If you are into electronics, cameras or gadgets in general Yodobashi Camera is the place to be. Knowing my geeky interests, @Sophielynette cued me on to Yodobashi. There are about 21 of these stores scattered around Japan, each one consisting of multiple floors of electronics gear. The one we went to in Umeda was 8 floors, jam packed with everything electronic you can think of. I recall mentioning to Bert Kimura, one of our guides on this excursion, that it was an assault on the senses. There were racks stacked full of gear, signs pointing you in every direction and people everywhere. You could get lost in there and your family would never find you. I was impressed with the vast assortment of gear on display. But it wasn't just the assortment, it was the depth. For example I happened onto the section of the store featuring telescopes. Yodobashi not only had a vast selection of telescopes and binoculars but in addition they had microscopes and scientific accessories. I couldn't even think of a place in Hawaii that sells microscopes. The camera department is the signature section of the store. It's a photographers heaven in there. Dallas Nagata White asked if they had the Leica M9 and sure enough, there it was. My measure of a store's worth is the amount of tripods they carry. Not just any tripod, I am looking for quirky Gorillapods. Yodobashi had tiny little tripods, big huge tripods and this rack full of Gorillapods. Okay, I am done gushing over Yodobashi. We had to pry ourselves out of there and get Dallas to the train for the airport. If you want more on our Osaka adventure check out Dallas' excellent photo gallery and Mari's delicious foodie video. You can also check out my Flickr set of our Day 3: Osaka. ** Mahalo to Hawaiian Airlines who sponsored this trip on their inaugural flight from Honolulu to Osaka, Kansai.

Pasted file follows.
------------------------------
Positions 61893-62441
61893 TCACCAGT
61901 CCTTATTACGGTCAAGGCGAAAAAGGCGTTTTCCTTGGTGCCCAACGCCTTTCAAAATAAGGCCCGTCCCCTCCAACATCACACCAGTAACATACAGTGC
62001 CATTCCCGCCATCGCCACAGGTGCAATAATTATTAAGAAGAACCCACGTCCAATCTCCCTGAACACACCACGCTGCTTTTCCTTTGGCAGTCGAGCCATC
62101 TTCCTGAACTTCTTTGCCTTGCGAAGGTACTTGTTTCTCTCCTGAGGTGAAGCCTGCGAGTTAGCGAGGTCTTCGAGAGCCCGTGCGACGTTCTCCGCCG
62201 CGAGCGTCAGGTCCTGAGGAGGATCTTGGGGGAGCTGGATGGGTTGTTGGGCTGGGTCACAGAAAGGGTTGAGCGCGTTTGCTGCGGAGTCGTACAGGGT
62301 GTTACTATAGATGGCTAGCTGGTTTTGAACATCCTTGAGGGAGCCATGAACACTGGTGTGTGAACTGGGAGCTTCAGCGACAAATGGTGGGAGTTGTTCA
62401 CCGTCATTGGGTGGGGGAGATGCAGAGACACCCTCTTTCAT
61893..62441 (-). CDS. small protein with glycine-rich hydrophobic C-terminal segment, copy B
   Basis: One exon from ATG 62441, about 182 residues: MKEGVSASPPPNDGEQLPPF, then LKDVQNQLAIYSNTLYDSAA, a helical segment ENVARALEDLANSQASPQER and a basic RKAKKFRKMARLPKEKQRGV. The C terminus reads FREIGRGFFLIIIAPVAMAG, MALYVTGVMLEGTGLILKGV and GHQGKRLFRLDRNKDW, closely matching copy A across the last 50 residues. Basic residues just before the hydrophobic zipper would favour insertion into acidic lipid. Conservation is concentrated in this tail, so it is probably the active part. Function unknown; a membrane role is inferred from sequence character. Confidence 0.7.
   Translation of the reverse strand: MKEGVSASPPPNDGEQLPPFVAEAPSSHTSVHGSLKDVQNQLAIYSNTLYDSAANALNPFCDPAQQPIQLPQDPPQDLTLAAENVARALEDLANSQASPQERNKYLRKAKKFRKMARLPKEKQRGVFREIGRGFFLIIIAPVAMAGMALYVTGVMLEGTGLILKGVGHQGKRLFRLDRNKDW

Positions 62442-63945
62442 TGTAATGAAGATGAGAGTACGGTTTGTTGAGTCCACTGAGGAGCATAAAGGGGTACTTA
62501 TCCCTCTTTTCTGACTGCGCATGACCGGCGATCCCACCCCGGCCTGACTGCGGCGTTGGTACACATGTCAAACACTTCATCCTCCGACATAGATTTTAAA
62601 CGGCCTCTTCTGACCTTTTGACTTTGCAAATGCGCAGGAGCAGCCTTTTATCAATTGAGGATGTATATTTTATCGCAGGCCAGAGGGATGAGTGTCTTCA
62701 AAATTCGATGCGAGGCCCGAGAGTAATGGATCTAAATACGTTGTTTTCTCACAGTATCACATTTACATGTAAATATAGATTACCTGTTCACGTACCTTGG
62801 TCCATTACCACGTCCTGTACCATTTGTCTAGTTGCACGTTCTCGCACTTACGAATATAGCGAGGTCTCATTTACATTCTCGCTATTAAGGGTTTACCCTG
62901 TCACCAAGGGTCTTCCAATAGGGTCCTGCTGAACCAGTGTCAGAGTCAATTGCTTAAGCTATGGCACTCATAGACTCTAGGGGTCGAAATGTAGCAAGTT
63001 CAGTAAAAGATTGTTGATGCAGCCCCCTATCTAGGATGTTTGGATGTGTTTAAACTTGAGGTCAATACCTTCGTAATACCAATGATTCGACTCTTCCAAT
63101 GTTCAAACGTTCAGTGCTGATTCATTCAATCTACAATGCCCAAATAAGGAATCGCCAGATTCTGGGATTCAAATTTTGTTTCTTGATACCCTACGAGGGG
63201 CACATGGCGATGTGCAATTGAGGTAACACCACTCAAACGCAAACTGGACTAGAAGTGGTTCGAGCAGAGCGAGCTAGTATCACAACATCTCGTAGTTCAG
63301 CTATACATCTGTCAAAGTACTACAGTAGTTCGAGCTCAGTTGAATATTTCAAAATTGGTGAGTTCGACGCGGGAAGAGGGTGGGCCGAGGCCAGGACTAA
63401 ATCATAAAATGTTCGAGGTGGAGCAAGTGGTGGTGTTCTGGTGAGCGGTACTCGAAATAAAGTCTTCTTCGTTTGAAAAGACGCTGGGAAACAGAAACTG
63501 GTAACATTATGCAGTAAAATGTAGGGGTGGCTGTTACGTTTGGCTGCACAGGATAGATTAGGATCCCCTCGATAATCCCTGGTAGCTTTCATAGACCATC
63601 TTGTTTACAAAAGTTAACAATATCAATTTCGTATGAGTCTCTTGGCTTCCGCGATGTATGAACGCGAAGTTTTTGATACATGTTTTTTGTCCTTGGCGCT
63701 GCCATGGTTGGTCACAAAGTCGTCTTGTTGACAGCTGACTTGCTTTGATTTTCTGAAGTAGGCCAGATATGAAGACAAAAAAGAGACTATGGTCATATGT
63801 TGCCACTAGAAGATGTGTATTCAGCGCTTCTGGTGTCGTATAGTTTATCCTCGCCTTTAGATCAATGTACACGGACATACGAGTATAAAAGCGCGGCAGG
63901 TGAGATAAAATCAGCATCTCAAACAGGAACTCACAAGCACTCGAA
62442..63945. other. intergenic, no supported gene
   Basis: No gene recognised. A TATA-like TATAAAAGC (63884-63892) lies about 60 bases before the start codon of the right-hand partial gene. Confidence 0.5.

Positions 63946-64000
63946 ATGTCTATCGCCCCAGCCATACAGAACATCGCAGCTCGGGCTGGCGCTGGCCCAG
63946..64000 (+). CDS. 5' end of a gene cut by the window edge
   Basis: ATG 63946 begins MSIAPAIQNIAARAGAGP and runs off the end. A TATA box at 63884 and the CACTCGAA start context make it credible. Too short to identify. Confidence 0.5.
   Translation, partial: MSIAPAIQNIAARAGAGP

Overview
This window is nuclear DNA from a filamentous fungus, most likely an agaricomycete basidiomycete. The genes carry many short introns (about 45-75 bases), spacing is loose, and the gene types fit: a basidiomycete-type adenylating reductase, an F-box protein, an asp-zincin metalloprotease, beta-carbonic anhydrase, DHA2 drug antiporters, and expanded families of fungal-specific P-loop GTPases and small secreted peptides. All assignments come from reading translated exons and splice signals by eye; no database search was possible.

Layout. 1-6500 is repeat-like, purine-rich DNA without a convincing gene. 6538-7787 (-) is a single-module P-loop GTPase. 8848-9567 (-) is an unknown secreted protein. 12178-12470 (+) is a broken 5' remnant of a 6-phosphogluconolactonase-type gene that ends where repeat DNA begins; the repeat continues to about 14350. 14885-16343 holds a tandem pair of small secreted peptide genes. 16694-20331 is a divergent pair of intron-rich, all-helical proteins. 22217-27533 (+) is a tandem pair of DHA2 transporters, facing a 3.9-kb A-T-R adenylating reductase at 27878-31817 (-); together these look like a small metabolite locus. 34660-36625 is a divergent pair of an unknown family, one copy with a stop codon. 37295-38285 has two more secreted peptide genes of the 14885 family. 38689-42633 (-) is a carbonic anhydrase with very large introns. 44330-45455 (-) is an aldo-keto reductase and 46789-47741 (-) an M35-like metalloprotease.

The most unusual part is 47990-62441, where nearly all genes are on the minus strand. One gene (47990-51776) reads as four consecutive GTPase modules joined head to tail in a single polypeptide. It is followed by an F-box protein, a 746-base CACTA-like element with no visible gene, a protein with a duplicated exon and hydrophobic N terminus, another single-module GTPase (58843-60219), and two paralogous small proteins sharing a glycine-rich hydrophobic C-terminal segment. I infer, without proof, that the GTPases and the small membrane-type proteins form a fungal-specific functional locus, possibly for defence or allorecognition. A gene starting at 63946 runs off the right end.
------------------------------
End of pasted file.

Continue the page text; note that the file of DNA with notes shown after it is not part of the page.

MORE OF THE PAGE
On one of my routine walks to the post office I rather spontaneously decided to use whatever was left on my camera's battery charge. I never really know how many shots are left when the indicator light starts to blink so why not just shoot away. A friend of mine described a technique of casual picture taking referred to as lomography. Technically, lomography is a name resulting from a camera called the LOMO. There is also a community build around this style of shooting that live by these 10 Golden Rules of lomography. I particularly like #4: Try the shot from the hip. When you shoot from the hip, there's no time to think or really look. You just aim, shot and keep walking. At least that's what I was doing. So my route took me along Beretania St. near St. Andrews Priory, down Richards St. along the Capitol and the State Art Museum, the YWCA, across King St. to the post office, then along Merchant St. and finally back up Bishop St. I just randomly shot things/plants/people I saw, always from the hip. You can find the Flickr set of my Lomography Walk here. It was actually a fun experience. I can't imagine doing this with a film camera because you'd be burning through rolls of film and tons of money. At least with your digital camera you just need to buy more memory. Give it a try and share your lomography walk.